islanders (And BTW by comparing caucasions with east asians means that
both australo oborigines and solomon islanders will get there own
group.) The genetics demonstrated that these groups have remained
pretty much isolated for about the last 45 KY. In a genetic based
system this group might get a middle tier

such as

Solomon Islanders
<space for other islandic asiatic groups not yet resolved>
Continental Euarasions and Precolmbian Americans

In addition other groups such as amerinds, mediterranians, dravidians,
etc, etc, will also need separate groups. Each of these groups appears
to have had at least some genetic exchange with adjacent groups. A
late exception would be the southern amerinds which separated
themselves rather significantly about 12 or more KBP.

Continental Eurasions and Precolumbian americans
etc . . . .

Step 3.
Going back to africa, while major groupings can be made, so little of
african genetics has been studied that its near impossible to place
subgroups. So getting back to the old deifinition.....

Current widely used defintion of race is:


Now try to overlay this with the following structure:

African 1
<leaving space here for 2 tier and third tier groupings>
African 2
African 3
. . . . .
African N
Non African
Islandic asiatic group 1
" " 2
" " N
Continental Eurasions and Precolumbian americans
Amerind group 1
Amerind group 2
Amerind 3 and proximal siberians

The question I ask is with almost no correlation between objective
structure and the structure called 'race', how do you intend to
resolve the inaccuracies of the 'race' without creating a great deal
of confusion for the those who are going to use the designation? One
racial catagory contains all but one first tier group. A second
catagory contains all but one or two of a large number
of third tier representatives, two or more second tier catagories go
completely unrepresented. An unknown number of secondd and third tier
catagories are piled together into 4 or more 1tier catagories.

If we are to equate cuacasion with a major grouping in a
catagorization system known as 'race', then about 20 or more
equivilenty or more distinct groups are commonly missing from the
catagorization (never minding the aukwardness of the flattening out
several heirarchal levels). That would be like drosphila geneticist
missing 20 major chromosomes for 80 or so years or study. Likewise
current scinetific publications on a species with 30 chromosomes where
the authors ignore 10 to 28 chromosomes depending on where the map is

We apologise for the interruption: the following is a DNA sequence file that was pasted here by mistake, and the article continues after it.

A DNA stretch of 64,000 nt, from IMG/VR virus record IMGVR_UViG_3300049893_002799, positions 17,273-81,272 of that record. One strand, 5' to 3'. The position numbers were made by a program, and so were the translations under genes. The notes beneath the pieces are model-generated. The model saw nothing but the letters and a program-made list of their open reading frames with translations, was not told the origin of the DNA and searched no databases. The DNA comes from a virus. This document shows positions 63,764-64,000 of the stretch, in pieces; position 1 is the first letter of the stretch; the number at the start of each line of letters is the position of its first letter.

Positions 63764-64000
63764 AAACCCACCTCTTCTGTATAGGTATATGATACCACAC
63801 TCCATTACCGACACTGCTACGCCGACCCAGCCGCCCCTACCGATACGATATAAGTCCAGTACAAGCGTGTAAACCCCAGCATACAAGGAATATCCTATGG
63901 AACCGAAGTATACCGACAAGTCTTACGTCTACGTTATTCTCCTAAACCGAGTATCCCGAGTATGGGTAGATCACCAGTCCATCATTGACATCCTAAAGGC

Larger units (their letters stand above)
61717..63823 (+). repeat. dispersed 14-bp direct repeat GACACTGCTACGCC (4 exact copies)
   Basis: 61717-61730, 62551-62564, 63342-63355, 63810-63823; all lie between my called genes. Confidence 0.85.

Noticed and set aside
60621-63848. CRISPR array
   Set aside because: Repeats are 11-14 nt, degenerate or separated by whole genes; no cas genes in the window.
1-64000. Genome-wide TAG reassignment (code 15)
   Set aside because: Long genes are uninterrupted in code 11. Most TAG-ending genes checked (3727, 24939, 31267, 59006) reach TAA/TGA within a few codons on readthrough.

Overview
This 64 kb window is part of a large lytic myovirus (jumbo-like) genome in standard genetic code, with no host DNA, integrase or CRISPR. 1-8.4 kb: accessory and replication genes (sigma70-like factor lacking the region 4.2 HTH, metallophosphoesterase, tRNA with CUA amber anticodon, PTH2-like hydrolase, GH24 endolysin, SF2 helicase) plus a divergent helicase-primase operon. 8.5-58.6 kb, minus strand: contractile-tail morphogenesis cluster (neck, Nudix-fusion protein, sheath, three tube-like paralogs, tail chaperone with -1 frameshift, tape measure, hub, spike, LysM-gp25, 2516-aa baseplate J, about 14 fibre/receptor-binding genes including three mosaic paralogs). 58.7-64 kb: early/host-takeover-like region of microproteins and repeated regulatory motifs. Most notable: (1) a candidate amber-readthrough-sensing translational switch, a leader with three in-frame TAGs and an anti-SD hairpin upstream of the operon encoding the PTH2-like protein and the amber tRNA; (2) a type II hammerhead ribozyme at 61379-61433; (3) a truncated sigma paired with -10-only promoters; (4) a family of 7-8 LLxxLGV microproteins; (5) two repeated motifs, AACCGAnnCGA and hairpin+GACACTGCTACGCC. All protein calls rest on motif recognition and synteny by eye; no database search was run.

published for political or cultural reasons. Tell you what, go to a
conferance and show a map of the human chromosome missing say 12
chromosome and describe it as the complete map, see how receptive the
audiance will be...go anywhere in the world, see how it flies. Thats
how racial distinctions fly with people who work with human genetics.

So you still think 'race' is an equivilantly good holder for
describing the variations of the human population. Even using your
example of the 'gene' and the evolution of its progess toward
'absolute' mapping, the 'race' catagorization now functions about as
well as the usage 'gene' did in the early 1920s and hasn't really
change in a couple hundred years. For those who are working on the
race problem, sounds to me like progress is rather slow, maybe too
slow to be scientifically useful, don't you think?

In the mean time, with this large unresolved inaccuracy in the
catagorization system, political agencies have adopted and concreted
such a system in to active use (a problem the geneticist ever had to
face) so that it becomes increasing difficult for science to come back
and modify the usage (which can easily be done for many other
technical terminiologies) and have that usage catch on. They tried to
change the measurement system in the US first by suggestion and then
by coercion but the new measurement system never took. The same fate
awaits any similar modification in the way 'race' is percieved, it has
been concretized in various places in the world into the
social/political systems and is not amicable to change.


BTW, the chromosomes basic structure was not idenitified by a
microscopic observation, but by using helical transfomation of X-ray
crystallographic images (through a mathematical process known as
fourier transformation). I think you can find the original paper in
the journal Nature circa 1955 to 1959 (see Watson and Crick). It
turns out that this structure is an idealization of functional
chromosomal stuctures and many variant structures have henceforth been
uncovered, many of which are critical to the way genes _function_.